There was a training day held on the 2nd of January at LBH where newly drafted LOPs were trialled. According to Connelly’s estimates, about 50% of the JH and CS staff would have attended this event. There were also plans for future training events, regarding the LOPs.
The WG had visited sites external to LBH, including the Prince of Wales and St Vincent Hospitals, which informed their drafting of the LOPs. The visits were not necessarily to the mental health wards themselves, but rather meetings with official staff at the two locations.
Connelly gave evidence that the WG discussed alternatives to ‘Prone Restraint’, the physical type of restraint used on Dungay which prevented him from breathing. Alternatives included ‘soft restraints’, as opposed to the use of cufflinks. WG had not considered whether individuals other than CS officers, such as JH nurses or private security, should undertake restraint.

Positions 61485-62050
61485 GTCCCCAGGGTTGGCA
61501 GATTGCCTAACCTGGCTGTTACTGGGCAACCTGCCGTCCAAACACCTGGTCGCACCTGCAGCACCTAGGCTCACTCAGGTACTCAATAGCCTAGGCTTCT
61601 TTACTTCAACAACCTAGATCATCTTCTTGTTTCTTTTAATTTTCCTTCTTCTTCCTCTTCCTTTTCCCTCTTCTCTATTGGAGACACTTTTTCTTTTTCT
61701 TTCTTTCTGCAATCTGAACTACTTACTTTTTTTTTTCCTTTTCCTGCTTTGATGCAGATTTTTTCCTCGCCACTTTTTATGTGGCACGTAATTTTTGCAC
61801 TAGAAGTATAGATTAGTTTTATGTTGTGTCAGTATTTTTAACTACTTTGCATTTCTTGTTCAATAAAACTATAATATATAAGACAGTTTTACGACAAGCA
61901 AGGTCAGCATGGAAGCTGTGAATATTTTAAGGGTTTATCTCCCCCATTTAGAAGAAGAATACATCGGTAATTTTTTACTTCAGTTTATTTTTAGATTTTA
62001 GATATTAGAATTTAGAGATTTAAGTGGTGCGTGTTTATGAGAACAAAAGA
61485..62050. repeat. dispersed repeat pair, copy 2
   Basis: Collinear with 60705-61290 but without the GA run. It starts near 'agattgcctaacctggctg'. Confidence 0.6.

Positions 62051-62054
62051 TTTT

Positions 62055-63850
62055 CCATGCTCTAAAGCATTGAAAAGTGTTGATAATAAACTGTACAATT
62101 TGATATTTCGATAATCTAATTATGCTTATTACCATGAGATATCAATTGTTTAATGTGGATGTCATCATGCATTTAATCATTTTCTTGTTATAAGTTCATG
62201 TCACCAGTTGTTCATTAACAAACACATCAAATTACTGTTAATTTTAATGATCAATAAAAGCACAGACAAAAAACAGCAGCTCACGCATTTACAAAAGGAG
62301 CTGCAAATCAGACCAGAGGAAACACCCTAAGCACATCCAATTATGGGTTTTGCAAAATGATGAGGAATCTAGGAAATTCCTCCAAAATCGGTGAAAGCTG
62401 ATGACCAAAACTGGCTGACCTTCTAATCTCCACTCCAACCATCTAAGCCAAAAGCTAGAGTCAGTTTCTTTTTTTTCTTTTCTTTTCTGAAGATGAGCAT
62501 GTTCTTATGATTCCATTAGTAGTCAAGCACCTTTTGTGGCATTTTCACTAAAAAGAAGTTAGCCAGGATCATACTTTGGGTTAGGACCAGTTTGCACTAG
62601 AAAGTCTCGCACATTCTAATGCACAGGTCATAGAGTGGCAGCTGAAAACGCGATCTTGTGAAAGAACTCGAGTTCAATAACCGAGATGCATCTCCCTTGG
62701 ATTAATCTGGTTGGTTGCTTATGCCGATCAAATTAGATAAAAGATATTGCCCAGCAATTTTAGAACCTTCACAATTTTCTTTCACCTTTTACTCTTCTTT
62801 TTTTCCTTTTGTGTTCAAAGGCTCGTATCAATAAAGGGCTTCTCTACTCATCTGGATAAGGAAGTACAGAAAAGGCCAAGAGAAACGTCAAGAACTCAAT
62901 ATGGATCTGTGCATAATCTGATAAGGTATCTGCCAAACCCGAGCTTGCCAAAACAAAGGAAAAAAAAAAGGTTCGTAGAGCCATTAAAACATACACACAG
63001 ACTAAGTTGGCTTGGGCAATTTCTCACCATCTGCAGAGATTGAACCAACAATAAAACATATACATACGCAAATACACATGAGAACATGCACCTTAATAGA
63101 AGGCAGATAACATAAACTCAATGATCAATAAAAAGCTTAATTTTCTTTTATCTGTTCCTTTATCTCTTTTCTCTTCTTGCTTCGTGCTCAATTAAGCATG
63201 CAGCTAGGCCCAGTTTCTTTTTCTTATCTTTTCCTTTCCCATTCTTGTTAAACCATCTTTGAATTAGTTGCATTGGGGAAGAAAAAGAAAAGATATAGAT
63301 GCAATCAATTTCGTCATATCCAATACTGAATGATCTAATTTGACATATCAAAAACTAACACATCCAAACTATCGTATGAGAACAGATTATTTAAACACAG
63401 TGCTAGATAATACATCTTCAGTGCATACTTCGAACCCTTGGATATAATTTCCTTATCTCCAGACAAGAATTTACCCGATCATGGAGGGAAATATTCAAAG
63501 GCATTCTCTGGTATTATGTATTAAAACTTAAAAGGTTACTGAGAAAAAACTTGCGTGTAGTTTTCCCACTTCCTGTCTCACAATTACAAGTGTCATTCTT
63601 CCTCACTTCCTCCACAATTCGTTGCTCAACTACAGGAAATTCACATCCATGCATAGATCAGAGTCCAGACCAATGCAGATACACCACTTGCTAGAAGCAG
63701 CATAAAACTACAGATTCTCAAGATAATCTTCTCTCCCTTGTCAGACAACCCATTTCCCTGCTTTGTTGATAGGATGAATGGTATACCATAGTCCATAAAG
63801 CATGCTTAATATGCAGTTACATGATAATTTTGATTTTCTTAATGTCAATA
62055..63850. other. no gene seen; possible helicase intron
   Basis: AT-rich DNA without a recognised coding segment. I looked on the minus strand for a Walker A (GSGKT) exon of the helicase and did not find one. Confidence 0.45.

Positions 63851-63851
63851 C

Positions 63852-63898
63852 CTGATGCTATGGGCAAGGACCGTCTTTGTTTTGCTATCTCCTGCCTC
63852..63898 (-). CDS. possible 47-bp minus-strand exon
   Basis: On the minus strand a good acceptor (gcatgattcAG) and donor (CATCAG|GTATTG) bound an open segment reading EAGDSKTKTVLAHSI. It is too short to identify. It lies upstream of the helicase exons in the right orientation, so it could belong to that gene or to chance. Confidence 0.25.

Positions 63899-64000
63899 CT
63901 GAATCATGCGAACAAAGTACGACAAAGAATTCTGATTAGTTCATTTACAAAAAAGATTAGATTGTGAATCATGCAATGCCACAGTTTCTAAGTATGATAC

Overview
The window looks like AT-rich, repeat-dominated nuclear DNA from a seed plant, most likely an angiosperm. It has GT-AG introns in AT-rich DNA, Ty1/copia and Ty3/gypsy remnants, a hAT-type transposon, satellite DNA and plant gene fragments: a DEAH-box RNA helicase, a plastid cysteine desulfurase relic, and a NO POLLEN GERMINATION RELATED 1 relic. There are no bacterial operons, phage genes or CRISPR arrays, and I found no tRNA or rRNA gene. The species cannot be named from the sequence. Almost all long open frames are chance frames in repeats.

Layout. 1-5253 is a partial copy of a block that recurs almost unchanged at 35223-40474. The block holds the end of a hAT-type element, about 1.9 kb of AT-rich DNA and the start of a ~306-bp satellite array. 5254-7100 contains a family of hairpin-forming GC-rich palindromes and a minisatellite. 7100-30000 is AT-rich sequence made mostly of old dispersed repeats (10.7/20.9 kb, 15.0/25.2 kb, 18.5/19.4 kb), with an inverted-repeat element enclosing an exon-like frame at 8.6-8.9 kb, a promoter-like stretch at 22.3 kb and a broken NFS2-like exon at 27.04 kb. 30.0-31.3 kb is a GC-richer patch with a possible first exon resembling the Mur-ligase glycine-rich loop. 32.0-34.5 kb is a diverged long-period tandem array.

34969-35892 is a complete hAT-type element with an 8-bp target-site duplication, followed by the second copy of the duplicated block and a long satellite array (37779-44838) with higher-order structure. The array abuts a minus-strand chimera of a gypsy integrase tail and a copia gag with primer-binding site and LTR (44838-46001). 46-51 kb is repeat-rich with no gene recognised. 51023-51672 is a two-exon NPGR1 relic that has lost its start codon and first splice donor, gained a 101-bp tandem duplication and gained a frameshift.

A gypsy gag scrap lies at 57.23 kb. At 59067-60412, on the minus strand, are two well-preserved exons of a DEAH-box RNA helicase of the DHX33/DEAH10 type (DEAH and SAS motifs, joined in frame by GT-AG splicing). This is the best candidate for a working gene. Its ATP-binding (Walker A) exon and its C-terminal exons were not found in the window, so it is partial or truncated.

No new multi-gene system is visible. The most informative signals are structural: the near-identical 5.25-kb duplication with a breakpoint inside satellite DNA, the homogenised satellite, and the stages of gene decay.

The LOPs drafted by the WG state that CS could undertake enforced medication after attempting to get permission from a psychiatrist. In G Ward, psychiatrists are available on-site from 8am to 4:30pm on weekdays and weekends with an on-call doctor available after hours. The LOPs do not require the on-call doctor to attend the administering of the medication. Connelly stated that there is only ‘a preference’ that they attend.
Connelly acknowledged that tension exists between JH and CS, regarding who has the final say in emergency restraint situations.
“JH and CH are jointly responsible for ensuring restraints are safe,” he stated.
Inconsistencies in the wording of the LOPs were pointed out. Connelly seemed to agree that the LOPs should explicitly state whether JH staff have the capacity to give directions, which can be followed by CS staff, regarding the safest restraint position to use in emergency situations.